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Glad he got his rights back. I don't blame him for being bitter. He got royally screwed, but he wasn't alone. The Beatles & the Stones were, also. Most earlier artists had it even worse. 😞
...and the Stones turned around and screwed other artists over as well. The Verve/Richard Ashcroft recently got the rights back to Bittersweet Symphony after the Stones bled it out. The U2/Negativeland fiasco was another, albeit it was just wrapping up a band in litigation long enough that they cease to exist.

Bo Didley...
Little Richard...

It eats it's own.
 

Mr. St. Paul

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They weren't taken away; John signed them away early on.
The rights to the songs weren't part of the initial Fantasy deal. It was just a bad deal that paid little in the way of royalties to CCR. After CCR broke up, Fogerty did two Blue Ridge Rangers albums for Fantasy, and still owed them several albums under the initial deal. He wanted out, and signed over his publishing so they would void the contract.

...and the Stones turned around and screwed other artists over as well. The Verve/Richard Ashcroft recently got the rights back to Bittersweet Symphony after the Stones bled it out.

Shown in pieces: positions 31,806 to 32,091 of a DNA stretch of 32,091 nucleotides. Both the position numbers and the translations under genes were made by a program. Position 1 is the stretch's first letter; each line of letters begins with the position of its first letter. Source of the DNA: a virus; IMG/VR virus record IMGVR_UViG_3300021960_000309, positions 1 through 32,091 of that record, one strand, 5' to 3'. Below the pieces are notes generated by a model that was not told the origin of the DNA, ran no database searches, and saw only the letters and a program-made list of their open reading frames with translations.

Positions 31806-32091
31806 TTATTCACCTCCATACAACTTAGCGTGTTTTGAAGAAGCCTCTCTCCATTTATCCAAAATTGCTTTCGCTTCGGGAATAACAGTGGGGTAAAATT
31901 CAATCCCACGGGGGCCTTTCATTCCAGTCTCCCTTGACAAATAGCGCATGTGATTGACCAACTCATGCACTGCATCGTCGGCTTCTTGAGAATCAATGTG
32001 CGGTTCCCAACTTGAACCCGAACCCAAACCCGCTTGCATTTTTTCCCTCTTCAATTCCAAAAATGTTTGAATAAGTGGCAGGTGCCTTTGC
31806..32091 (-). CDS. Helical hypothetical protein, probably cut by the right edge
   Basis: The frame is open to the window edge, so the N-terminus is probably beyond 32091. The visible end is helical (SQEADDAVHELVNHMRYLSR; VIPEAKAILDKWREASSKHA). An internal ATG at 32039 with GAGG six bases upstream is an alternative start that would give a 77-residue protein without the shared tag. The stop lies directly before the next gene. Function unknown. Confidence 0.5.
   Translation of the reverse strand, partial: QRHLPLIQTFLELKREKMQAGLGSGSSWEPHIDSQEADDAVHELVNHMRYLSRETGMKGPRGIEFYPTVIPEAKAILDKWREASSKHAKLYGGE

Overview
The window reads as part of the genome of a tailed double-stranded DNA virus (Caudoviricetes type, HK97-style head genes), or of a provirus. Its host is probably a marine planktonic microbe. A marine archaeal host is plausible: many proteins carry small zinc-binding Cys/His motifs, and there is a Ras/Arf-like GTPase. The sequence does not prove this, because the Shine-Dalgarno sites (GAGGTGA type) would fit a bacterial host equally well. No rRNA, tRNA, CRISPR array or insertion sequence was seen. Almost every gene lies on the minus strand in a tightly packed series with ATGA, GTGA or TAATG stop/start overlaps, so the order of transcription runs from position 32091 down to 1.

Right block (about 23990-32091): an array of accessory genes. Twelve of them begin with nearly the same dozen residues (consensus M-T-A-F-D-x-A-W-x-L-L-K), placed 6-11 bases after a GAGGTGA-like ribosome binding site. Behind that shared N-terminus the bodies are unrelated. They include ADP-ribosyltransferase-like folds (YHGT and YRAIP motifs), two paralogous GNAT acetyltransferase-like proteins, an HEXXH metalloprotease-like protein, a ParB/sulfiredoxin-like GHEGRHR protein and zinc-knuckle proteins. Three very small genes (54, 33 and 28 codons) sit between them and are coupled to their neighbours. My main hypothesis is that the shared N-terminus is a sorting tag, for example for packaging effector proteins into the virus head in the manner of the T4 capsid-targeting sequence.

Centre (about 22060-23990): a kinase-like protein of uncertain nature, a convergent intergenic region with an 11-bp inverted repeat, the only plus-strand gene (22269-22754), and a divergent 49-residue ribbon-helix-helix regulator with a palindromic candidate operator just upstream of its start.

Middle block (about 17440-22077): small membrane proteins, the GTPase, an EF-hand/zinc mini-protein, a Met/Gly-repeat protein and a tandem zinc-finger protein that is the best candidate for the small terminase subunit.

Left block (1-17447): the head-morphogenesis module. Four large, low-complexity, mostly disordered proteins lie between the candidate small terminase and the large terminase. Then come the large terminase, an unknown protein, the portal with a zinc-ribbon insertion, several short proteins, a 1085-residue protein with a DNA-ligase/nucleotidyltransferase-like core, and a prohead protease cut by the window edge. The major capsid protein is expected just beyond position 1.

I believe it was Andrew Loog Oldham who went after The Verve. The main hook of 'Bittersweet Symphony' is from Oldham's 'orchestral version' of 'The Last Time'--he released an album of Stones songs given this treatment:

 

bender66

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I believe it was Andrew Loog Oldham who went after The Verve. The main hook of 'Bittersweet Symphony' is from Oldham's 'orchestral version' of 'The Last Time'--he released an album of Stones songs given this treatment:


...who was/had been managing/producing the Stones , & sued on "their" behalf. Allen Klein had a hand in it as well. Of course all made a ton of money off it over 20 yrs before they returned the rights.
 

loudboy

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That said, I always thought Fogarty’s decades of pouting, ranting, and raging - even to the extent of allowing his brother to die without reconciling shows a small, mean spirit.
He screwed himself out of millions, and a rightful place in the pantheon of the true greats, by refusing to do any CCR songs and mucking things up in the courts, when the Big Book of Classic Rock was being written in the AOR days.

They were the possibly the biggest act on earth, from '69-'71, but then there was a solid decade where CCR got no airplay and had no visibility, which is a big part of the reason Fogarty plays small theaters now, instead of stadiums.